If Emmanuel Sanders is back to full health by Week 1 and plays the entire season, that could cut into the number of snaps for Courtland Sutton and DaeSean Hamilton. But it might not hinder their production; if anything, Sanders' presence could help.
Sanders' injury had a profound impact on Sutton's production, which waned without Sanders in the final four weeks of the year. With Sanders gone, Sutton saw No. 1 cornerbacks and increased attention from opposing safeties. Without Sanders in Weeks 14-17, he averaged 10.5 yards per reception and 36.5 yards per game, well off his pace of the previous five games.
In those contests, starting with the loss at Kansas City through the win at Cincinnati, Sutton averaged 22.3 yards per catch and 62.4 yards per game. If he maintained those rates for an entire season, he would come within 1.6 yards of hitting 1,000. With improvement in year two, surpassing the 1,000-yard milestone appears to be an attainable goal.
Sutton continues pointing toward his goal of being a No. 1 receiver. Even with the late fade, his rookie production offers a hint that he could produce like a No. 1. In that season, he became the 15th rookie receiver since 2011 to catch at least 40 passes, amass at least 700 receiving yards, score four or more touchdowns and average at least 14.0 yards per reception.
The other 14 names on the list are mostly a who's who of elite receivers: Doug Baldwin, A.J. Green, Julio Jones and Torrey Smith in 2011, Josh Gordon and T.Y. Hilton in 2012, Keenan Allen and Terrance Williams in 2013, Odell Beckham Jr., Mike Evans and Sammy Watkins in 2014, Amari Cooper in 2015 and Cooper Kupp and JuJu Smith-Schuster in 2017.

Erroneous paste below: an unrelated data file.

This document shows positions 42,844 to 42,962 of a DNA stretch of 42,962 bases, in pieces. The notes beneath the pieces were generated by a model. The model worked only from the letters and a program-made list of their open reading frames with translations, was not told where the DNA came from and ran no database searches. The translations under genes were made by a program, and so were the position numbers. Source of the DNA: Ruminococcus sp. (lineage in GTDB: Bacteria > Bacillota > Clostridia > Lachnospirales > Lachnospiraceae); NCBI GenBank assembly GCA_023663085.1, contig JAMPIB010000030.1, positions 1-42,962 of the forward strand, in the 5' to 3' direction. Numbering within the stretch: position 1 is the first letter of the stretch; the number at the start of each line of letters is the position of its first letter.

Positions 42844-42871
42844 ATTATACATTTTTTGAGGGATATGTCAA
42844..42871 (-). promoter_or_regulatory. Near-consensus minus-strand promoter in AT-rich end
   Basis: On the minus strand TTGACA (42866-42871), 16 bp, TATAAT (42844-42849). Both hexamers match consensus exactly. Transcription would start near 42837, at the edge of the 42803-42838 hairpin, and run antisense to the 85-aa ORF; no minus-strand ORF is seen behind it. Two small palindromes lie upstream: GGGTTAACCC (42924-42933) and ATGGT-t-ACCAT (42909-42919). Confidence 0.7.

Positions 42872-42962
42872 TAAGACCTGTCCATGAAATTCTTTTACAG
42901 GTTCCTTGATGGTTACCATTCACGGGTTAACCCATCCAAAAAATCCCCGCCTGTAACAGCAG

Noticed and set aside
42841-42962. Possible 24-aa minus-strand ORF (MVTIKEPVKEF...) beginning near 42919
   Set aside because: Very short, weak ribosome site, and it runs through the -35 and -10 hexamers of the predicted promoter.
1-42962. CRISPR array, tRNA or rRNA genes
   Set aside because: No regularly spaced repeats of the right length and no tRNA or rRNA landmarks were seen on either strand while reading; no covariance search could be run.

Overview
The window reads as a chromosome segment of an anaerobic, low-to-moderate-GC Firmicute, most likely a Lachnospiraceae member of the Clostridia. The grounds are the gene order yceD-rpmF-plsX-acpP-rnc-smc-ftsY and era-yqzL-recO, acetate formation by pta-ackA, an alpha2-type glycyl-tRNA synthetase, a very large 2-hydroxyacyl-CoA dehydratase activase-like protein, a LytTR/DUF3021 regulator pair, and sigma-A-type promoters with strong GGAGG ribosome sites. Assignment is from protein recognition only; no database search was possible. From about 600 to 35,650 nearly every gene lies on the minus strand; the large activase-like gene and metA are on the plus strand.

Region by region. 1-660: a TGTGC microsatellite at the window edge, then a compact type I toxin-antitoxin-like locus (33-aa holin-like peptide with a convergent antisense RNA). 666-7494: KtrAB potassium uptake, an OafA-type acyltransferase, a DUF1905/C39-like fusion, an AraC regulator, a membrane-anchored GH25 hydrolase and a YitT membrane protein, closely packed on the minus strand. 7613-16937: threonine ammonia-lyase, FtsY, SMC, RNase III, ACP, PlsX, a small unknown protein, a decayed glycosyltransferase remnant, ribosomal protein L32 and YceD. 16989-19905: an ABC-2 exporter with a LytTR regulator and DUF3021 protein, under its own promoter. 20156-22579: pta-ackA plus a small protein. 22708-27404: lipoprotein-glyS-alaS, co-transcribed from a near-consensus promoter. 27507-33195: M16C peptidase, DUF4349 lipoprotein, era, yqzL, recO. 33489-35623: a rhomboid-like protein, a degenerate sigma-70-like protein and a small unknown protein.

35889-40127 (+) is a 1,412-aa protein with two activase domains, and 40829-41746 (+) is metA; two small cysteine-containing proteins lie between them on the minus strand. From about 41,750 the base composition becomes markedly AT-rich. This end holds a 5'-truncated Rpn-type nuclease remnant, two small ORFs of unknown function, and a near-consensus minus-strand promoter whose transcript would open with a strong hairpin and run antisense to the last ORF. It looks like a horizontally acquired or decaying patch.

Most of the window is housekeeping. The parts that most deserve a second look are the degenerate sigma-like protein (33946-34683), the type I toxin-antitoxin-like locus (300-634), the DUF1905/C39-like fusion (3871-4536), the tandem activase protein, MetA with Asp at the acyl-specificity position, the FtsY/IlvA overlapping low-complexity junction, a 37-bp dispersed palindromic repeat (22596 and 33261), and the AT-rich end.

If Sutton follows the path of most of those names, the Broncos will have an elite receiver at some point in the near future. All of them did hit a speed bump at some point; Sutton's came in the last quarter of his rookie season, when he was thrust into the No. 1 role.
"There were a lot of learning lessons," he said in April. "I’m taking all of those lessons that I learned from those last four games and taking them into this season and taking those expectations and going to run with them. Now I know what is expected of me. I’ll make sure that I do what I’m supposed to do."
At the same time that Sutton's production tailed off, Hamilton's increased. Thrust into a prominent, every-down role after Sanders' injury, he amassed 25 of his 30 rookie receptions in the last four weeks of the season, including both of his pro touchdowns.
Hamilton showed promise as an underneath receiver. His routes were precise; he gave then-starting quarterback Case Keenum a safety valve. His attributes were as advertised. Now he needs to add explosiveness to his game and improve on his 8.1 yards-per-catch pace.
That improvement could come from Offensive Coordinator Rich Scangarello's scheme, an upgraded offensive line and the presence of Joe Flacco. Combined, they could give Hamilton another half-second to operate.
But the biggest change for Hamilton from his rookie year to now is not schematic.
"I think just the difference from this year from last year is just the confidence," he said during OTAs. "Last year, I was thankful to be out there on the field. Now I’m more so worried about what I am doing and making sure I’m doing the right thing at all times.
"Now it’s just not really worrying about if you’re doing the wrong things it’s about making the play over the guy that lined up over you and being able to play a lot faster in that regard. Last year worked for me, at least from a rookie standpoint, but now I just try to make gains and I grow."
If Sanders must take his time recovering from the torn Achilles, it's easy to see Hamilton averaging 6.25 receptions per game, as he did in Weeks 14-17. If he can bump his per-catch average up to 10.0 yards, that puts him on a 100-catch, 1,000-yard pace per 16 games.
We've already seen a glimpse of the future for Sutton, Hamilton and the Broncos' receiving outlook. As camp progresses, we will learn whether that glimpse becomes a long-term gaze.